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Nifong v. SOC, LLC

United States District Court, E.D. Virginia, Alexandria Division

June 2, 2016

KENLY B. NIFONG, Plaintiff,
SOC, LLC, Defendant.



         In this retaliation action, plaintiff alleges that defendant, a federal contractor and plaintiffs former employer, took adverse actions against plaintiff, including the termination of plaintiffs employment, in retaliation for plaintiffs reporting of defendant's practice of designating employees at pay grades higher than warranted for the duties performed in order to bill the government at a higher rate. Specifically, plaintiff alleges two claims against defendant: (i) a False Claims Act ("FCA") retaliation claim pursuant to 31 U.S.C. § 3730(h), and (ii) a National Defense Authorization Act ("NDAA") reprisal claim pursuant to 41 U.S.C. § 4712. Defendant has moved to dismiss both claims for failure to state a claim. As the matter has been fully briefed and argued orally, it is now ripe for disposition.

         I [1]

         Plaintiff Kenly B. Nifong, a resident of Florida, is a former employee of defendant SOC, LLC, a government contractor that provides services at U.S. Department of State ("DOS") facilities around the world, including Baghdad, Iraq.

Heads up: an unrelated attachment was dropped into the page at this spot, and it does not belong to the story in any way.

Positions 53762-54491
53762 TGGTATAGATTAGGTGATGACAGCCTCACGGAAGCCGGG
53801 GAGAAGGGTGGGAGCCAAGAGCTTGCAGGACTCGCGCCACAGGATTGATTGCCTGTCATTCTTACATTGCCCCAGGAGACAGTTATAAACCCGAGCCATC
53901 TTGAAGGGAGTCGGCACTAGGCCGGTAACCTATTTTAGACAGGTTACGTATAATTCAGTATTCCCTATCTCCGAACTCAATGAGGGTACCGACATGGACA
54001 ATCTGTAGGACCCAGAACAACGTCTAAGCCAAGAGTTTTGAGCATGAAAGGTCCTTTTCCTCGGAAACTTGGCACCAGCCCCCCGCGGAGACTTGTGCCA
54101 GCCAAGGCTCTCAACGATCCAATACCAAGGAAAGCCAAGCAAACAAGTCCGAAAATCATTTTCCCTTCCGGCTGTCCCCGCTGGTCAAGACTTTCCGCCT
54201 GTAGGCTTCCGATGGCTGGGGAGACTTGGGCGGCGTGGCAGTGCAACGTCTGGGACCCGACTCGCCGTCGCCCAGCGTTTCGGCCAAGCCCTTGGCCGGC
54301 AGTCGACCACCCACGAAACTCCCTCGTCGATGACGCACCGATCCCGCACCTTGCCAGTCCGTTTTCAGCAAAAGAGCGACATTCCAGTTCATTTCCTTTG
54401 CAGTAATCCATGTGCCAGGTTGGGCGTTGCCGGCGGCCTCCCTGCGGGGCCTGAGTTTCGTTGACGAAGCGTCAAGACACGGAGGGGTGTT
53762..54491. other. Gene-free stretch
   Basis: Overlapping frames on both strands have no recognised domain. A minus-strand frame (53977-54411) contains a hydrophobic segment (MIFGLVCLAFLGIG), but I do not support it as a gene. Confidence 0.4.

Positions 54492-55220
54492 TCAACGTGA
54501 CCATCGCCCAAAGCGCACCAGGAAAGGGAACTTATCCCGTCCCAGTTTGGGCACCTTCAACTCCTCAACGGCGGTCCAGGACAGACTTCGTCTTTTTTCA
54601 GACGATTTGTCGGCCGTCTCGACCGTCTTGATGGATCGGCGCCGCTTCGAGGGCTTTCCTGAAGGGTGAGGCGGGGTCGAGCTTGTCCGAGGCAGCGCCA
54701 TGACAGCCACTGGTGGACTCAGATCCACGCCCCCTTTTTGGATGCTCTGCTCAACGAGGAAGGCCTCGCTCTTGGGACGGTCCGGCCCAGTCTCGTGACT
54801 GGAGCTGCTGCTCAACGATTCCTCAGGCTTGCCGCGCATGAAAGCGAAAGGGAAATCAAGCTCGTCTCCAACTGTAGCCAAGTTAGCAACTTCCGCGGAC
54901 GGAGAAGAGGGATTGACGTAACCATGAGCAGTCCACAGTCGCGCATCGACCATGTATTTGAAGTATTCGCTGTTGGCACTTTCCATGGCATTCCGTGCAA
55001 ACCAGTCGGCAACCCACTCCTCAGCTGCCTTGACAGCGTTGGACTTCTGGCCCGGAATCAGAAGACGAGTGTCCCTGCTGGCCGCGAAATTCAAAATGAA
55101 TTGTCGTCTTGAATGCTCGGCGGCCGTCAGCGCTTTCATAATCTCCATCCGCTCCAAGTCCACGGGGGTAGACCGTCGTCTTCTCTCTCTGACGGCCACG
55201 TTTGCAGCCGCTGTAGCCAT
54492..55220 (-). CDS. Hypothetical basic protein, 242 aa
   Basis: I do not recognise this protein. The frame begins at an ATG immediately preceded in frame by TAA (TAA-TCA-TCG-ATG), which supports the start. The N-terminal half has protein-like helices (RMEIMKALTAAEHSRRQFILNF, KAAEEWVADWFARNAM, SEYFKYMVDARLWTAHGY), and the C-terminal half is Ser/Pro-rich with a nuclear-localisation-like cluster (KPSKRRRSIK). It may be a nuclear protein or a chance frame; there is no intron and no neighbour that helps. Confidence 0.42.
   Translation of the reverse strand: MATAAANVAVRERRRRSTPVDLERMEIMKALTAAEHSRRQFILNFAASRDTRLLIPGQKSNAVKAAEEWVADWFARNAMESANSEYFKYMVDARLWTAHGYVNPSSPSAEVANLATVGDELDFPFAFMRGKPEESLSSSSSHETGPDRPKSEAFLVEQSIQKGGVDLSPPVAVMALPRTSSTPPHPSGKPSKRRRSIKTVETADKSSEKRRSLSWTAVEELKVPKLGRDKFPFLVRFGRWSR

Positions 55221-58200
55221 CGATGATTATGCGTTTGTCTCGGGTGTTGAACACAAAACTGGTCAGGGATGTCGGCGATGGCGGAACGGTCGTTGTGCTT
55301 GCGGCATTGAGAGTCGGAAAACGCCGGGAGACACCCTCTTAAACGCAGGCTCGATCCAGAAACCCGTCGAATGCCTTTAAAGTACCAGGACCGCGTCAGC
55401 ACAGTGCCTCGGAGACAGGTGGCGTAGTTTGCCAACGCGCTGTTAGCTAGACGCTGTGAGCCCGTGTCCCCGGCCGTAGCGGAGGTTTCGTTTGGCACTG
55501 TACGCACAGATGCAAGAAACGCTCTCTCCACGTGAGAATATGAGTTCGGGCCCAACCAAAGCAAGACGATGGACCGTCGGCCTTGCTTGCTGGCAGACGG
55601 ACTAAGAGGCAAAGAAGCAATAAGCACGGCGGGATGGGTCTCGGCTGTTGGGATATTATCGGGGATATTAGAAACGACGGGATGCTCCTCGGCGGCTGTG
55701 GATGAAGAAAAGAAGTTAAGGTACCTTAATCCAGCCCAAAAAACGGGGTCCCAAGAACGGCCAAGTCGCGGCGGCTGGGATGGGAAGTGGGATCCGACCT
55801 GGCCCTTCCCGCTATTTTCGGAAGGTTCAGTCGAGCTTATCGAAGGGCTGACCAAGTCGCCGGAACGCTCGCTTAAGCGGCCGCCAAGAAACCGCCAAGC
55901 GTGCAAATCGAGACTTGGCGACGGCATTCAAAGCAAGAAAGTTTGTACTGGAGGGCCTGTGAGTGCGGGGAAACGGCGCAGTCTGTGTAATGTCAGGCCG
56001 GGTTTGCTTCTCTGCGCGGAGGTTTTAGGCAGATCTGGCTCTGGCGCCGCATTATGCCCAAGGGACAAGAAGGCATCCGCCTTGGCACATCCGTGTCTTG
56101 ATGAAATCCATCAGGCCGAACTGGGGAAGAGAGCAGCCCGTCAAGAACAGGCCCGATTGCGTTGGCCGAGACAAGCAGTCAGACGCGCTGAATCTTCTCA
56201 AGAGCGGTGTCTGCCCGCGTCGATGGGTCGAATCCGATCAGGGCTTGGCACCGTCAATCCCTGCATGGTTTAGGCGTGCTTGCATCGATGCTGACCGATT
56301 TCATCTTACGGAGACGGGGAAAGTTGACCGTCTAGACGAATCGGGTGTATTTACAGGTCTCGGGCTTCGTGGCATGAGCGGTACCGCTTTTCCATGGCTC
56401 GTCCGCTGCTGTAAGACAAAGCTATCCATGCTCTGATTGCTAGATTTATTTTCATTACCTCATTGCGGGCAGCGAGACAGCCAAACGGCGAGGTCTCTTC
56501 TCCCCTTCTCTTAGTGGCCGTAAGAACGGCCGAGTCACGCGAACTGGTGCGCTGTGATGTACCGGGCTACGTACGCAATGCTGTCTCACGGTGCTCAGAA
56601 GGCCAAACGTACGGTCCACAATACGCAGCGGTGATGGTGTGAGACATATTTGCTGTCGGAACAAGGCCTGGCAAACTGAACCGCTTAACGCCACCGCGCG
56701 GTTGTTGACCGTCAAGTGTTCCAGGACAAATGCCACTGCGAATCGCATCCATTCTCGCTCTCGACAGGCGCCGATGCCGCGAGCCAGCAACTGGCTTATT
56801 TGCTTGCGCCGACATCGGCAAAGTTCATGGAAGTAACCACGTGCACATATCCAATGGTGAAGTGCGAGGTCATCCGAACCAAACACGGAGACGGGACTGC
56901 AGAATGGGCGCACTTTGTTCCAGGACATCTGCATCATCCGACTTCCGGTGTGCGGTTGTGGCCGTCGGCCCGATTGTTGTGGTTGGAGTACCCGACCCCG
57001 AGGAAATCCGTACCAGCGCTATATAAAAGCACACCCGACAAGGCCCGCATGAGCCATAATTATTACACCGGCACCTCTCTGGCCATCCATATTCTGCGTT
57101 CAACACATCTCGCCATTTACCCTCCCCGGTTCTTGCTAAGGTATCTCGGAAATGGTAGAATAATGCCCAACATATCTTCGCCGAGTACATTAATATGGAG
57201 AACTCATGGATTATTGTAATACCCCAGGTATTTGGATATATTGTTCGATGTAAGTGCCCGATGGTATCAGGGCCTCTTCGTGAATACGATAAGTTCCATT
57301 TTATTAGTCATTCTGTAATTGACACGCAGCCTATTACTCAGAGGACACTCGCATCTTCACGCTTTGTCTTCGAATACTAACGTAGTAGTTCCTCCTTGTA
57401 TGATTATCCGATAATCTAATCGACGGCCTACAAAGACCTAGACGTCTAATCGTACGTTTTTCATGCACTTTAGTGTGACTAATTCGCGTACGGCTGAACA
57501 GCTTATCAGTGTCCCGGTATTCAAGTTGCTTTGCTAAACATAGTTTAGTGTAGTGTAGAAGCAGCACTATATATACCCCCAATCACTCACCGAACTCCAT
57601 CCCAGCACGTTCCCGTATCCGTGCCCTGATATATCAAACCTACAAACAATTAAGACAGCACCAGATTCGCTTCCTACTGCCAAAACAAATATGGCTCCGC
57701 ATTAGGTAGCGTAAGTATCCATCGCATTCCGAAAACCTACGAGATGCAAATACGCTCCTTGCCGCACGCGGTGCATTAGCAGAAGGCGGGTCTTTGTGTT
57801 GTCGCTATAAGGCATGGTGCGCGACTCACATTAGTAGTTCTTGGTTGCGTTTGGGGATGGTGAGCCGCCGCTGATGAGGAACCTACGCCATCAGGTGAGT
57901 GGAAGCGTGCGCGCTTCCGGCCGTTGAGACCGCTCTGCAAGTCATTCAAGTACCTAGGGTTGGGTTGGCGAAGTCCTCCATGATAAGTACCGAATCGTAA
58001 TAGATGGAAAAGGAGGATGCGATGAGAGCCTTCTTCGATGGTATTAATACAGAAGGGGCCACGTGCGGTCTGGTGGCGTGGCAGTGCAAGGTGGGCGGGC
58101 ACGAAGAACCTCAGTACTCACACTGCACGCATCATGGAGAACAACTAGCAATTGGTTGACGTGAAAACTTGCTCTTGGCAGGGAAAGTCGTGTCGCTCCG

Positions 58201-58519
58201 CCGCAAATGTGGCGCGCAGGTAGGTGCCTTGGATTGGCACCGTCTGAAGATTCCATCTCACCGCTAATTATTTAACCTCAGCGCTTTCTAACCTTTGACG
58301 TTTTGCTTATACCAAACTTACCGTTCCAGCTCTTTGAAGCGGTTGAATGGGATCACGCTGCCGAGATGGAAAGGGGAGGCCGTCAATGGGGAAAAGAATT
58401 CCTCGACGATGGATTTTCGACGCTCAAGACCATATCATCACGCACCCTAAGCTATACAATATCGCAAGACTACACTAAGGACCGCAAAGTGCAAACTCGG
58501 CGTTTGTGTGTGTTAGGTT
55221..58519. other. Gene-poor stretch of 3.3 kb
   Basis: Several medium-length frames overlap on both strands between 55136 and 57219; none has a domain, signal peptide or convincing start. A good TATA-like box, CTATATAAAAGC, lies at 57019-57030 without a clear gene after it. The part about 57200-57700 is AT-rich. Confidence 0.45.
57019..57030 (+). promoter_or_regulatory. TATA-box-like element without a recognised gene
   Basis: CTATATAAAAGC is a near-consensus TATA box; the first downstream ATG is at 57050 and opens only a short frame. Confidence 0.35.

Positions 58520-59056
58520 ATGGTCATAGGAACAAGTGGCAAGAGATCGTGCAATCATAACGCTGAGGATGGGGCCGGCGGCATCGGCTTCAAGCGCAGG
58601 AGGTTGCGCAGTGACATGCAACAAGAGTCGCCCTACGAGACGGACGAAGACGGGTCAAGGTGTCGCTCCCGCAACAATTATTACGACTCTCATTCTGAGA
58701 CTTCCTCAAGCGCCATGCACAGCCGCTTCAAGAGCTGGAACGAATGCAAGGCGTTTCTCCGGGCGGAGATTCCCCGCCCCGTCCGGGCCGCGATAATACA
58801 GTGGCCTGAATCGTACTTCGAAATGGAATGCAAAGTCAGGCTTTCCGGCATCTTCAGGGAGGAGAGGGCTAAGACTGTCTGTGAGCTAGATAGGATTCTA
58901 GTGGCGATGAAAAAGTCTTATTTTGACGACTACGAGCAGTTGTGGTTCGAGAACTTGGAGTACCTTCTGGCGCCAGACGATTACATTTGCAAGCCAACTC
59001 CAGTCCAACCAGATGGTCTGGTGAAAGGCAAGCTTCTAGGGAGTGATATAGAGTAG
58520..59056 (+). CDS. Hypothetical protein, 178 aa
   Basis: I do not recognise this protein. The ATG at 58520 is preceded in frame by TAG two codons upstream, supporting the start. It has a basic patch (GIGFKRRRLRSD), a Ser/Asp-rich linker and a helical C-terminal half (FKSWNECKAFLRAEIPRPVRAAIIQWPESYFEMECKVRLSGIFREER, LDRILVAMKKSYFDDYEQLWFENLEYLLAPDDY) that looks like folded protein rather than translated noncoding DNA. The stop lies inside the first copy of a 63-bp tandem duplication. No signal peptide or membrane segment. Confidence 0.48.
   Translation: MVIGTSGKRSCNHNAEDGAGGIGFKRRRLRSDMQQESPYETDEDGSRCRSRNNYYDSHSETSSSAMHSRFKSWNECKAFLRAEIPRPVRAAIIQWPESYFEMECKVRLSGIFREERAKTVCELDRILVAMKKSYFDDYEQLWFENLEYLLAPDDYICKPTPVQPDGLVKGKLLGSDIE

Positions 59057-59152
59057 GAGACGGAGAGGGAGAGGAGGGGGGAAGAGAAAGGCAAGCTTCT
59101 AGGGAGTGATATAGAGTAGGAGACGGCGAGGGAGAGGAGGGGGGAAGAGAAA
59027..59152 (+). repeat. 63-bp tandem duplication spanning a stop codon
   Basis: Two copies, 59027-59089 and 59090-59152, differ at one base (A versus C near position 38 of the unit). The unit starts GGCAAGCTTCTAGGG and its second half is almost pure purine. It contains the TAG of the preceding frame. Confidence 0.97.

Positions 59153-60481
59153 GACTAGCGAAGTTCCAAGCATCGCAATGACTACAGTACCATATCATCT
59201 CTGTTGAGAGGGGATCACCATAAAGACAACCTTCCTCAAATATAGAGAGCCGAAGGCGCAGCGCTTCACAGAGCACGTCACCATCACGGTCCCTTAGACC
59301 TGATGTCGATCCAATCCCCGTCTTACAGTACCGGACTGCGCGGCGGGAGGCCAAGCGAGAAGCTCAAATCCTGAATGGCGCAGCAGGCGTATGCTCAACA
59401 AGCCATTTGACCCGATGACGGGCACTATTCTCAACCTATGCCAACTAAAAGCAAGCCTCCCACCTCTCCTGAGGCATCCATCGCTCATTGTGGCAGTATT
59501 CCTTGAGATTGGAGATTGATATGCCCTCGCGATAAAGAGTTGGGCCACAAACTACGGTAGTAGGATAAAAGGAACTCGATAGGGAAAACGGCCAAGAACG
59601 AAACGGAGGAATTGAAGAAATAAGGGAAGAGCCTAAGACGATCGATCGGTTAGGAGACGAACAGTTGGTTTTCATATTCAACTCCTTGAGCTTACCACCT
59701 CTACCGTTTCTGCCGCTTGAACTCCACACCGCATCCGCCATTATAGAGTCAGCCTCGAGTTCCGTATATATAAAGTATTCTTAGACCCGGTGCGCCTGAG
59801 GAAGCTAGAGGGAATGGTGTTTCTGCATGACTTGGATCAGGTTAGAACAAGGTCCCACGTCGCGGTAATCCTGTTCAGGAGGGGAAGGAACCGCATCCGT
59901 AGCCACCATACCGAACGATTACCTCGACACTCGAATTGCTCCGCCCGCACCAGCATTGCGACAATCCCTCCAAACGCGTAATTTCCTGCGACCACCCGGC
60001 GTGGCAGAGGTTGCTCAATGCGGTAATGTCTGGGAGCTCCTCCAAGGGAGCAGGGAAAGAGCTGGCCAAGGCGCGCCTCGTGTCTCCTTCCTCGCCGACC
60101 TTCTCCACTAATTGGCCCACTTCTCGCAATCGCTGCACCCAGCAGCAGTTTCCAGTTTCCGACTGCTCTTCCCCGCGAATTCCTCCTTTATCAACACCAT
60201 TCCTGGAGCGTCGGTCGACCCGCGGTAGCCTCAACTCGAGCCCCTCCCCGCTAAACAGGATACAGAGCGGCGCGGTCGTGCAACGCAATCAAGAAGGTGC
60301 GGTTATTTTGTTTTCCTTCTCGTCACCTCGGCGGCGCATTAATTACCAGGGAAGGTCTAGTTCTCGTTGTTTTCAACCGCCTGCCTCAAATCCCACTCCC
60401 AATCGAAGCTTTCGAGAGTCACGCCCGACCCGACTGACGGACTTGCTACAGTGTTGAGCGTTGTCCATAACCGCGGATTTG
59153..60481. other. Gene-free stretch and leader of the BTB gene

In September 2012, plaintiff began working for defendant, and in March 2013, defendant sent plaintiff to Iraq to work on the Worldwide Protective Services contract, SAQMMA10F521 ("WPS Contract"), [2] with DOS, as a Deputy Project Manager of Operations for the Baghdad Embassy Security Force Project. Thereafter, on June 29, 2013, plaintiff became aware that defendant's employee, James McKaughan, a Private Security Specialist ("PSS") on the WPS Contract, had recently been assigned to a Shift Leader ("SL") position, a higher ranking position than PSS. McKaughan's new SL designation allowed defendant to bill the government at a higher rate for McKaughan's work, even though McKaughan continued to perform the duties of a PSS, not the duties of an SL.

         Soon after plaintiff became aware of McKaughan's new SL designation, plaintiff contacted Detail Leader ("DL") James Martin to discuss the matter. Thereafter, on June 30, 2013, DL Martin informed plaintiff by email that defendant had deliberately designated McKaughan as an SL because "keeping personnel in the highest paying/billable positions regardless of the actual job being performed was [the] general practice at the Baghdad Embassy Compound, and had been since [defendant] obtained the contract." Compl. ¶ 81. In response, plaintiff told DL Martin that this practice appeared to be contract fraud and that defendant should correct the practice.